FIELD OF THE INVENTION

The invention discloses an apparatus that detects rotational and translational movement of a device that corresponds to motion input. An arrangement of two or more accelerometers is integrated into the device, wherein the accelerometers are separated in space and have aligned sensitivity axes. Logic circuitry in communication with the arrangement of the accelerometers couples accelerometer signals to a processor to compute motion variables.

DESCRIPTION OF THE PRIOR ART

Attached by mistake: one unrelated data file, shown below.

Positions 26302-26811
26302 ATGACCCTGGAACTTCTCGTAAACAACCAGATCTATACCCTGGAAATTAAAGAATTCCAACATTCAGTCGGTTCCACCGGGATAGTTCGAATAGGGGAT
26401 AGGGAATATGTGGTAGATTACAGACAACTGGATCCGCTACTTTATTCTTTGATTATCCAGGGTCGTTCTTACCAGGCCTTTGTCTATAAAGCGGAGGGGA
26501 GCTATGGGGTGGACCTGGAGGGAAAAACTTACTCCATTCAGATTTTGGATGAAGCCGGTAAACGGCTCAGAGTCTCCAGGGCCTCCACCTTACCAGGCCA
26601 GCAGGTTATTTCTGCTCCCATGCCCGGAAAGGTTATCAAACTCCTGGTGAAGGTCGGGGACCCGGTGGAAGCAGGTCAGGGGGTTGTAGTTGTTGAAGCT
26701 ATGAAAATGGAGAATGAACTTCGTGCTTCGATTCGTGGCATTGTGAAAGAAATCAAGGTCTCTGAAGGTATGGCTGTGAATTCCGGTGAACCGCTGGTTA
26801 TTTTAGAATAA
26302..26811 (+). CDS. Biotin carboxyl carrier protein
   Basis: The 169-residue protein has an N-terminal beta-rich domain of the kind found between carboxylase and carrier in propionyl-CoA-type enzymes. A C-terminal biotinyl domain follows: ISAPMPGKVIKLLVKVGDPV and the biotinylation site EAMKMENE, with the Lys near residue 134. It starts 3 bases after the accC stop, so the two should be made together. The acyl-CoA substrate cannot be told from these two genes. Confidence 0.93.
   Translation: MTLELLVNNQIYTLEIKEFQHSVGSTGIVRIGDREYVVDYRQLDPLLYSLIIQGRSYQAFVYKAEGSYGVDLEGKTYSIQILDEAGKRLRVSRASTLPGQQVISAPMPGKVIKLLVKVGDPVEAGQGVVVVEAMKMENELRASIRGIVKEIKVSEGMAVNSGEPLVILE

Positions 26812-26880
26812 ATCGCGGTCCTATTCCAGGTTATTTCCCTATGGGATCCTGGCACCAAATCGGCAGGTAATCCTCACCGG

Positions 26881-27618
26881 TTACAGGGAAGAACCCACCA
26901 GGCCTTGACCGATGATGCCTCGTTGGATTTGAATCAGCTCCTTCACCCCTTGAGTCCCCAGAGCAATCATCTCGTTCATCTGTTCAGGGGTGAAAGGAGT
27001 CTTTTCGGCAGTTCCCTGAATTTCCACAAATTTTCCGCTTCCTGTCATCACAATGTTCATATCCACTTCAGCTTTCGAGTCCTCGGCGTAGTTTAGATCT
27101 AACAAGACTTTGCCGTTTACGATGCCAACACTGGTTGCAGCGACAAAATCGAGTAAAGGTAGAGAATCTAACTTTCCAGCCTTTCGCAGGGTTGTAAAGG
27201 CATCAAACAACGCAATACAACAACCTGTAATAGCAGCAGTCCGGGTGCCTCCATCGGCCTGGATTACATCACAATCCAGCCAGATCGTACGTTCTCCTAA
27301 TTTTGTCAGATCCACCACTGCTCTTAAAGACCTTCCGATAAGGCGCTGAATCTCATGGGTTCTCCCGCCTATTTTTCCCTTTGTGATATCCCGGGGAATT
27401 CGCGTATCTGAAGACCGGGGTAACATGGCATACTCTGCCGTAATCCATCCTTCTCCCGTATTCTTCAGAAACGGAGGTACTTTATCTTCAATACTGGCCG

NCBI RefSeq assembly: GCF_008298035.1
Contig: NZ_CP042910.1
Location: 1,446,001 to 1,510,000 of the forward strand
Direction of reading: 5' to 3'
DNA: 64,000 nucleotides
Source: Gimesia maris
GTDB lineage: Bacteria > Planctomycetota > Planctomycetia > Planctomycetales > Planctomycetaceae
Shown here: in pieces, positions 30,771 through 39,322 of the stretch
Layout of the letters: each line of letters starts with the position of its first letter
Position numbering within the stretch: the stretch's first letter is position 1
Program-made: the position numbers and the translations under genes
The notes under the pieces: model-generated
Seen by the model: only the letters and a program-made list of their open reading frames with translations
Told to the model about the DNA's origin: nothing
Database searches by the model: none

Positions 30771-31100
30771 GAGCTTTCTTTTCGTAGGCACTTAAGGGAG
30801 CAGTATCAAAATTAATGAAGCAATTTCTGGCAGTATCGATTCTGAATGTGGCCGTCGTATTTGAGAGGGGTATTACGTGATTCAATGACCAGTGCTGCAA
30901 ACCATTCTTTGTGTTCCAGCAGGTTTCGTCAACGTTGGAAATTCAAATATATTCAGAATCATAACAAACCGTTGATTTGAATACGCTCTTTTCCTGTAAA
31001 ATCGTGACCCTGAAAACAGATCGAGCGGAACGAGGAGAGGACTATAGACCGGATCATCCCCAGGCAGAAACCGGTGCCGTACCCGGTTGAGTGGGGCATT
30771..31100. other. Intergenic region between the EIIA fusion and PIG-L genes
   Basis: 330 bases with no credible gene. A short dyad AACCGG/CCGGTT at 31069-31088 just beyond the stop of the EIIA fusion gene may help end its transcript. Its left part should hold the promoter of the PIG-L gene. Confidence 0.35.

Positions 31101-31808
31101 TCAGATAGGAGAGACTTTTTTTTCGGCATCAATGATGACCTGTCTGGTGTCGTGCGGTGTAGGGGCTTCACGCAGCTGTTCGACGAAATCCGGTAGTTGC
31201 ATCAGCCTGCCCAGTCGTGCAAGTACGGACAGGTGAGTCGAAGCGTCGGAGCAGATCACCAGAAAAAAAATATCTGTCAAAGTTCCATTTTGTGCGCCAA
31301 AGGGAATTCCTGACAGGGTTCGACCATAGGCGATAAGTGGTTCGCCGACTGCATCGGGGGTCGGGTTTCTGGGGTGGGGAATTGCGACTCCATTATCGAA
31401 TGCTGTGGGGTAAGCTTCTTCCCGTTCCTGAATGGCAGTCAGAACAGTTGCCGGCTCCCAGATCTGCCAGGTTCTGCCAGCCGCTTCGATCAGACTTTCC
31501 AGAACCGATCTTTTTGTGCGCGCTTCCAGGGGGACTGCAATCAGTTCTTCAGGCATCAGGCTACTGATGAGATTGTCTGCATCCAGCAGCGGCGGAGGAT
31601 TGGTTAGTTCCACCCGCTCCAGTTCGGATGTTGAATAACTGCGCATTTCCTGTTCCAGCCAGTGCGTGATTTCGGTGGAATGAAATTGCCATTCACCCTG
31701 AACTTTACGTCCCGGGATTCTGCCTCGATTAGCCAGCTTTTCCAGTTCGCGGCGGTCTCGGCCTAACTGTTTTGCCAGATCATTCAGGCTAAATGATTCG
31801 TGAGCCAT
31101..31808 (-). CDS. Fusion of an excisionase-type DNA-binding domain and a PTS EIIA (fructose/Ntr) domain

There are several different types of sensors that can be employed to sense the motion of a moving object. The motion can be detected in relevance to an external or internal reference point. This invention utilizes accelerometers, a motion sensor which relies on inertia of a suspended proof mass as a reference. Another inertial motion sensor is a gyroscope. A gyroscope is a device for measuring or maintaining orientation based on the principle of conservation of angular momentum. The gyroscope is sensitive to rotational movement and at the same time is tolerant to interference. In contrast to the accelerometer, the gyroscope is larger, more expensive, and requires more power to operate. An accelerometer is a device for measuring linear acceleration, detecting and measuring vibrations, or orientation relative to the vector of gravity. Accelerometers are affected by gravity and interference. Physically, an accelerometer is small, inexpensive, and consumes little power in comparison to a gyroscope.